Brown: “It’s unquestionably the ‘truest’ [album] we ever made. Left to our own devices, with no outside/careerist/biz-minded input, it’s the kind of music we make. We write a ton of songs that are stylistically diverse, we experiment, we joke around, we ask friends to sit in. When you’re making single albums for a label, and you’re not an already established success, you’re trying to condense it into something cohesive that puts your best foot forward. That can make for exciting albums, because the band has something to prove, but there’s also no room or time to experiment and do something revelatory. We didn’t want to make another album like that. We just wanted to do what we really loved to do, and as a result, I think it conveys who were are as people and as a band many times better than our other albums do. It’s richer.”
McDade: “I think it came at the right time for everybody. We’d been in the studio enough to understand how recording works. Which is, sometimes things sound crappiest right before they sound good.“
Brown: “We started each day with a new song, with no plan whatsoever, and we let everyone do whatever they felt like doing. I think I played bass nearly as much as Bill did, because he was busy doing stuff that was more rewarding for him, like scoring violins or playing various keyboards. But it also meant recording some songs where only one or two members played, or where friends came in and played just for the hell of it. Rycopa was a 100% group effort, and everyone involved was totally fulfilled.”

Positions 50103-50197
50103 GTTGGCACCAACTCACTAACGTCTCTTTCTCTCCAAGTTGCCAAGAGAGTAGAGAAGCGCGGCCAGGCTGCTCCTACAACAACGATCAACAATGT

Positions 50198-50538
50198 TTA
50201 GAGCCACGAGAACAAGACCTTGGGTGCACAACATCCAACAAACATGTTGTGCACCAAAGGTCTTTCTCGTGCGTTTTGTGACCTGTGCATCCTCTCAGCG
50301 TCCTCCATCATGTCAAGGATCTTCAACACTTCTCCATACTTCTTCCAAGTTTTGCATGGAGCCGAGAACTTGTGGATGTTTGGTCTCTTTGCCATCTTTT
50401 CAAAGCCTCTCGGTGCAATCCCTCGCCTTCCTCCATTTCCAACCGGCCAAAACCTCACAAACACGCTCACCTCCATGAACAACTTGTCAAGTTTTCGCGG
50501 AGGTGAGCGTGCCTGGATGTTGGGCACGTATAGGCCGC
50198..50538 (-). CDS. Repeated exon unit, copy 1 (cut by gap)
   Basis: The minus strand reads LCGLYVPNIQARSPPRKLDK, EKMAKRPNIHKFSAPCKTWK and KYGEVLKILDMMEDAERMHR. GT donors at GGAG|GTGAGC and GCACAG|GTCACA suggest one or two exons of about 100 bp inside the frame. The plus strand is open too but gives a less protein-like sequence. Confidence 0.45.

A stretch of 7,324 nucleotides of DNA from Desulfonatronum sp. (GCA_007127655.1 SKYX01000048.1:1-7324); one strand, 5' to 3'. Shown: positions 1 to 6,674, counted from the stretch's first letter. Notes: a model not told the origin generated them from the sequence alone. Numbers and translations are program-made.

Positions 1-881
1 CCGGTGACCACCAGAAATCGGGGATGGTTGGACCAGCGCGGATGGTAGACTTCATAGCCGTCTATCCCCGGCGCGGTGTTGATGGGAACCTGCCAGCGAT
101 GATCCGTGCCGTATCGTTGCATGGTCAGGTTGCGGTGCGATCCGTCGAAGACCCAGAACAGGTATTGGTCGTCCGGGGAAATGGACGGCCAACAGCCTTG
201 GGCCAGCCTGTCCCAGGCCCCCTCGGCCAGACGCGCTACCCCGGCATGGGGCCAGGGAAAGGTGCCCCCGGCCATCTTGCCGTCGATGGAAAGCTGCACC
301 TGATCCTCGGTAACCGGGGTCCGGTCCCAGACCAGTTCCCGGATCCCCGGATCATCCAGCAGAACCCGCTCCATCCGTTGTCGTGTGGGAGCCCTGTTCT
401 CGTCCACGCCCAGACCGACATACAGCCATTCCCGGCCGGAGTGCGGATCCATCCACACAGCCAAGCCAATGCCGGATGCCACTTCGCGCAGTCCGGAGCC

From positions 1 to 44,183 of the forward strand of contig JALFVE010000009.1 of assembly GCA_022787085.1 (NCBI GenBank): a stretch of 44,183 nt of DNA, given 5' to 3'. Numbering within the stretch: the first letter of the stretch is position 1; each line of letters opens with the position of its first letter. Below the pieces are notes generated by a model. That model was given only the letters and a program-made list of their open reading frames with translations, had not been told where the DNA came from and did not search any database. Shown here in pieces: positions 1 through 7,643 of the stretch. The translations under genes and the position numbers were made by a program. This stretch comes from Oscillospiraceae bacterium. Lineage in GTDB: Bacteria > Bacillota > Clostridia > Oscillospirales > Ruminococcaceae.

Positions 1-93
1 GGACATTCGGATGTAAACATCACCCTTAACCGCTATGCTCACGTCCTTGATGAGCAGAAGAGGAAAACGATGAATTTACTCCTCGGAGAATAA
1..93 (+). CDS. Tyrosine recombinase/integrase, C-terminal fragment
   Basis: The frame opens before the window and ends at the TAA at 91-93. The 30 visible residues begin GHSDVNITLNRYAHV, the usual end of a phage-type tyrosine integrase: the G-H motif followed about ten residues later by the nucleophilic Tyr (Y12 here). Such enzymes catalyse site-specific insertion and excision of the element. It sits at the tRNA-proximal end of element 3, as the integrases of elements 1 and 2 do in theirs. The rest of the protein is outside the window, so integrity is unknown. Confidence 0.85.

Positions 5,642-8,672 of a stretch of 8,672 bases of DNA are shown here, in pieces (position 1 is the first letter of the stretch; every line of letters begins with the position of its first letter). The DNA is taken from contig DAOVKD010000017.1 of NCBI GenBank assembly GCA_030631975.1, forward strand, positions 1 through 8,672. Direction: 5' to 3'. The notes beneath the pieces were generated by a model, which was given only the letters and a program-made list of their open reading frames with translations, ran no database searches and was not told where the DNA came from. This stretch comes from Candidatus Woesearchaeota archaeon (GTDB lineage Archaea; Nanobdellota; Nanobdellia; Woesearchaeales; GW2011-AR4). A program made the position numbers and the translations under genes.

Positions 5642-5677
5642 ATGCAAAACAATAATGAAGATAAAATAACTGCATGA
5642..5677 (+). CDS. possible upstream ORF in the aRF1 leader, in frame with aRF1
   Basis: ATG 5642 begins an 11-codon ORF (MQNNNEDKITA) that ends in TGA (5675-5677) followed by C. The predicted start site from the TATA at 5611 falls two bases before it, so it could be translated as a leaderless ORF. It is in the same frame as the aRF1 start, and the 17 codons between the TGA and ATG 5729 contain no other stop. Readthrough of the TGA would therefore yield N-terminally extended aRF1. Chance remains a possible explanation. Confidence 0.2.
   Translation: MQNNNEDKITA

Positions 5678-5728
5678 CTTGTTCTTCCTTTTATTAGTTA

McDade: “So we finished it. All excited. Best thing we’ve ever done. But 57 wanted a single they could take to radio, and they didn’t think there was a single in the 32 songs. As I remember, when Sony passed on it, Brendan in essence said, ‘You can have the tapes and do whatever you can with them.’ And if I could time travel, I’d go back to that drummer back then and say, ‘Dude – get the tapes!’ When I think back about what we could’ve done differently, ideally I think we would’ve tread water for about three or four years, and then [benefited from] the independent model with the heavy web presence and the selling-fewer-records-but-making-more-per-copy model that’s out there now. But we didn’t really look indie. We looked major. I think at the time we were all afraid if we went indie, to try and sell records in our thirties, perhaps that wasn’t the way to go.”